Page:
A Man Needs A Fish Like A Woman Needs a Bicycle
Monday, April 05, 2004
THE RAIN IN SPAIN FALLS MAINLY ON RAILWAY TRACKS Poop Throwing Monkey has a line of argument that I think we will be seeing more of:

"Islamic fanatics are different than us. They think about things differently, they have different values and different expectations, different motives and different goals. You'll make a terrible mistake if you project your own point of view on to these people, and assume they will respond to events in what you consider to be a rational way.

One of these big differences is that they really do feed on weakness. .. Spain's failing response to terror is about to become an object lesson for all of Europe. Like most lessons learned in war, it will come at a terrible price. I honestly hope with all my heart that the right people are watching, and that they draw the right conclusions from what they see."

I have several points to make:
1. Just because you might be psychotic or fanatical, does not mean that you are not capable of responding to incentives the way that rational people do. At the moment, the Spanish and terrorists are locked in a symmetrical iterative game . It has just begun. It is not clear to both participants what the pay-off structure is yet. Spain wants to develop a reputation for making life hard for terrorists. The terrorists want to show that Spain is a "wuss" incapable of defending itself, or being able to withstand terrorist induced bloodshed. What will be (if there is one) the dominant strategy of this game? If the Spanish are willing to play, "get the terrorists no matter what they do" game, and with some success, my feeling is that they will end up winning, or at least managing the threat in a "socially manageable" way: some deaths, but Spanish society continues on. The terrorists attacks will diminish in time under this strategy. Nothing the Spanish have done so far leads me to believe that they will do anything else. Why are some commentators so convinced otherwise?

2. A question to ask: If the Spanish are such wimps, please explain to me why it is that years of Basque separatist violence has not led to the dismembering of the Spanish state? The stakes are higher, so the Spanish Government cannot dare give in? The Basques are just nicer people, not capable of the extreme violence of Al Qaeda? Those don't do it for me, I am afraid.

3. What will America do, if it suffers another major terrorist attack? What will it do when there are no more obvious juicy targets to attack in the Middle East? Terrorism today, as a mutating aysmmetrical threat means that we can no longer look at Libya (for example) and say: "We will blow stuff up if another air-liner goes down." What role does our powerful army play when terrorists owe allegiance to no nation. Can we afford to "make up more stuff" and invade another nation we do not like? Syria? Iran? Yes they have been implicated in terrorism IN THE PAST. However, very few folks are saying they are supporting Al Qaeda now (Syria is again a Baathist regime, so they would be as likely to support Al Qaeda as Iraq was--true this did not stop us from invading them).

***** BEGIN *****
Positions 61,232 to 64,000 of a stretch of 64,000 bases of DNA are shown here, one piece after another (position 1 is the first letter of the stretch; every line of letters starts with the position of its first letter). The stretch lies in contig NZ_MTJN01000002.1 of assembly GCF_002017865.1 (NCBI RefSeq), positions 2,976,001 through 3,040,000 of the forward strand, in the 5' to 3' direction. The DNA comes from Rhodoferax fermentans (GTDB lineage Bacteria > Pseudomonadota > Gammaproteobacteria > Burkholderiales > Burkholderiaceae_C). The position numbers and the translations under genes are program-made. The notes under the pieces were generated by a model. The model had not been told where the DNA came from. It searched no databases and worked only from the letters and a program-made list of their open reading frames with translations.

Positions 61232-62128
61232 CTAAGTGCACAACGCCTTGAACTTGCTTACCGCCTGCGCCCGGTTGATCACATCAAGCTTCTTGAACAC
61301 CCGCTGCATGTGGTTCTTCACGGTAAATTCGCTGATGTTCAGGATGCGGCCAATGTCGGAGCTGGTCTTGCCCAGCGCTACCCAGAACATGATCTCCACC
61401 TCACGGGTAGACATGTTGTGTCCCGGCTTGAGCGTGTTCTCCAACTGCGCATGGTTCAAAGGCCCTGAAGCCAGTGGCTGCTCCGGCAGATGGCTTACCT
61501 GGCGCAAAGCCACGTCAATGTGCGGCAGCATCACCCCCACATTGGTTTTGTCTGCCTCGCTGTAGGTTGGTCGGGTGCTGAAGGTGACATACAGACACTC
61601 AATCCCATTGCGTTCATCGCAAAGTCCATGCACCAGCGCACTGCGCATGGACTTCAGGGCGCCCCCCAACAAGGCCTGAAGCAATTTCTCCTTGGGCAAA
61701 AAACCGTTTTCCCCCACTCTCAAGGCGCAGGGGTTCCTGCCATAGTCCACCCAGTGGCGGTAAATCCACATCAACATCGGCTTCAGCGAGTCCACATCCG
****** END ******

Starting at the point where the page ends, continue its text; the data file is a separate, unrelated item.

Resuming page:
4. This point of "what would we do if the unthinkable happened" is not an idle thought. As a regular reader of The New Republic I have read and watched with growing concern over the lack of coordination and progress in defending "soft" targets here in the USA. The Department of Homeland Defence is not something that inspires much confidence. How good would we in America be in detecting threats, and foiling bomb attacks, as the Spanish (and French!) have been in the past week or so? We are a lot bigger. We are a target rich environment. We don't do a good job of protecting that environment.

5. How about some credit for the Spanish, French, and British? They did pretty well in foiling attempts to cause more havoc; and in Spain's case, getting at the perpetrators of the bombings. The question we should ask is why they were successful, rather than point our finger at them and say: "We told you so." I would like to put forward a reason that we would do well to learn from--Each of these countries has had history dealing with terrorism and/or movements of nationalist liberation. They have had to deal with exactly the issues we are currently struggling with, for a lot longer than we have. That would suggest that we could learn something from them, apart from colouring them as Yellow French Surrender Monkeys.
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Thoughts on What One Experiences These Days

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